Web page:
Zoning, Special permit, Board of appeals: decision, Lapse of permit.
This court concluded that a special permit issued by a city's board of appeals (board) to the plaintiff landowner was not void because it had lapsed, where the plaintiff had used her property as allowed under the special permit for approximately nine years before recording the decision of the board granting the special permit, and therefore fell within the substantial use exception to the two-year lapse provision set forth in G. L. c. 40A, s. 9. [460-462]
CIVIL ACTION commenced in the Superior Court Department on October 16, 2000.
The case was heard by Linda E. Giles, J., on motions for summary judgment.
Christopher R. Vaccaro for the plaintiff.
Robert F. Lucas for the defendant.
KANTROWITZ, J. We consider the consequences to a landowner who was issued a special permit by the board of appeals (board) of the city of Melrose (city) in December of 1990, used the premises as the special permit allowed for approximately nine years, but did not record the board's decision granting the permit with the Middlesex South registry of deeds until 2000.
Under G. L. c. 40A, § 9, a special permit that has been granted but not substantially used within two years following the grant is void. In revoking the permit in 2000 for nonuse, the board reasoned (and the Superior Court judge agreed) that any use the plaintiff may have made of it between 1990 and 2000 was of no legal effect because § 11 of c. 40A, along with a parallel provision within the city's zoning ordinance, required
the decision granting the permit to be recorded before the permit could be considered (in § 11's words) to have "take[n] effect." Thus, the board and the judge both concluded that the permit had not been used within the meaning of § 9 because it had not taken effect (until 2000 when it was recorded) within the meaning of § 11. Cohasset Heights, Ltd. v. Zoning Bd. of Appeals of Cohasset, 53 Mass. App. Ct. 116 (2001), counsels otherwise.
Here, the plaintiff's use of her property under the special permit for the years between its grant and its recording places the case within the substantial use exception to the two-year lapse provision set forth in § 9. Thus, we reverse summary judgment for the board and conclude that the special permit did not lapse because it was substantially used within two years of its grant even if it was not recorded at that time.
Background. On December 5, 1990, the plaintiff was issued a special permit by the board, allowing her to use a portion of her property at 35 Dexter Road, Melrose, as a personal lodging unit. The plaintiff has owned the property since 1989, prior to which it was used as a single-family residence. She rented the premises out and sought a permit to use a portion of the basement area as a lodging unit for herself. [Note 1]
The board's decision granting the permit and a cover letter were sent to the plaintiff's attorney on December 13, 1990. The decision, a two-page document, granted her a special permit to use her basement as a lodging unit as long as certain restrictions were met. [Note 2] No language appeared in the decision indicating to the plaintiff that the special permit needed to be recorded.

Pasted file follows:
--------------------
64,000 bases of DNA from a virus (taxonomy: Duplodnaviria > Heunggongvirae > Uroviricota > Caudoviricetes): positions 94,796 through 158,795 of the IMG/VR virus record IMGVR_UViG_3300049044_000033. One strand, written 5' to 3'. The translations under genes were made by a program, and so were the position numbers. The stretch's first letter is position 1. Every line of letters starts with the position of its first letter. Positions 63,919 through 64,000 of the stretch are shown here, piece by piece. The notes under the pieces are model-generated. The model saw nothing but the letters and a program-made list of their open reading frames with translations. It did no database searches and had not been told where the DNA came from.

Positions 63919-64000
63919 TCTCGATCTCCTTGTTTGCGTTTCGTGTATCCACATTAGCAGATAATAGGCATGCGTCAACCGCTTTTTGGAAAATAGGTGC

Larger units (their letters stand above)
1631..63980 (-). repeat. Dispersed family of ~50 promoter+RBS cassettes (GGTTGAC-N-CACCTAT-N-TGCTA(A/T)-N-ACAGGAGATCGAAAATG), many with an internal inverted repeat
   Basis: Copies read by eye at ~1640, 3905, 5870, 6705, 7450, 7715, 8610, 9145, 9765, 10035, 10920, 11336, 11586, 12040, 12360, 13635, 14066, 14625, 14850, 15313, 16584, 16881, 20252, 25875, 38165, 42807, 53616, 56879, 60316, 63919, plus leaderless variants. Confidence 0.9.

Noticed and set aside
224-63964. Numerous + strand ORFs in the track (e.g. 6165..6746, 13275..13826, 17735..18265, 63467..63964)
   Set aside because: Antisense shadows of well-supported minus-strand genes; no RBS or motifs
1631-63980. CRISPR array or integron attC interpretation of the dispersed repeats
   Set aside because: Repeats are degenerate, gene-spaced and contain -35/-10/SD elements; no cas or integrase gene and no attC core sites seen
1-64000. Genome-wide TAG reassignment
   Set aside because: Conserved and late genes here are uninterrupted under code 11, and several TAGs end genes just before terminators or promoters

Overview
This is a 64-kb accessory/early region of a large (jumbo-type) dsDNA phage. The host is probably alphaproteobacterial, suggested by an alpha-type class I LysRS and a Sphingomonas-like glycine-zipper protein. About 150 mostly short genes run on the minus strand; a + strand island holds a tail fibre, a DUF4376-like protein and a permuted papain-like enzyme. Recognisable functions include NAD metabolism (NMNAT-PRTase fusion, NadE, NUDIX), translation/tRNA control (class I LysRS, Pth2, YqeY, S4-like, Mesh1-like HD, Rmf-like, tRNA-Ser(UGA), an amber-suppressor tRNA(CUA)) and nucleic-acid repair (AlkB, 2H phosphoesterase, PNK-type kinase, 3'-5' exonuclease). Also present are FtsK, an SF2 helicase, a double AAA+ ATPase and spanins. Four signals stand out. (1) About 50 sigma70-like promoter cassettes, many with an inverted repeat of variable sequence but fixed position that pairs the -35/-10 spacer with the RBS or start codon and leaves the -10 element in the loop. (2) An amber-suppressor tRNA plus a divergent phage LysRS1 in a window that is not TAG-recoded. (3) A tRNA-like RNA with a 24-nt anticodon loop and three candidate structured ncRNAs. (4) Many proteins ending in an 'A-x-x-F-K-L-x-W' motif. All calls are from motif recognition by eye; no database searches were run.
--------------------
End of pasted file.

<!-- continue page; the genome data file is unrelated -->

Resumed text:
The letter accompanying the decision informed the plaintiff that the special permit had been granted and reiterated its terms and restrictions. The letter also informed the plaintiff of the following: the decision "must be recorded . . . before a building permit may be issued" and the "special permit shall lapse if construction has not begun within 2 years." [Note 3]
On January 7, 1991, the assistant city clerk sent another letter to the plaintiff's attorney certifying that the decision had been filed by the board with the city clerk on December 13, 1990, that twenty days had passed since then, and that no appeal had been taken. Therefore, the decision was "still in force and effect."
Because the plaintiff did not need to perform any construction on the property incident to the lodging unit use, she neither recorded the decision nor obtained a building permit. After approximately nine years, an abutter advised the city building commissioner that the plaintiff's special permit had not been recorded. On March 28, 2000, the commissioner notified the plaintiff via letter that she was in violation of art. 11, section 11.2.7 of the city zoning ordinance. [Note 4] The letter informed her that
she was required to "record the decision and bring proof of recording to the Building Department within two years of the date [December 5, 1990] of the written decision. The failure to record the instrument has rendered the special permit void and now you must cease and desist the use of a 'lodging unit' . . . ." Shortly after receiving this letter, the plaintiff recorded the special permit.
On May 18, 2000, the plaintiff appealed the commissioner's decision and order to the board, arguing that the zoning ordinance does not contain any special provision regarding the lapse of special permits within a specified time or set out any specific time within which a special permit must be recorded. The board affirmed the commissioner's decision that the special permit was void.
The plaintiff then filed a complaint in the Superior Court pursuant to G. L. c. 40A, § 17. Cross motions for summary judgment were filed. The Superior Court allowed the board's motion for summary judgment, upholding the decisions of the commissioner and the board.
Discussion. Once the special permit was issued and the plaintiff began using the property in accordance with the permit's specifications, a substantial use of the permit commenced. [Note 5] As such, the plaintiff's use of the permit falls within the substantial use exception to the two-year lapse provision of G. L. c. 40A, § 9, [Note 6] and is not void for any failure to timely record it.
We recognize that G. L. c. 40A, § 11, requires that a special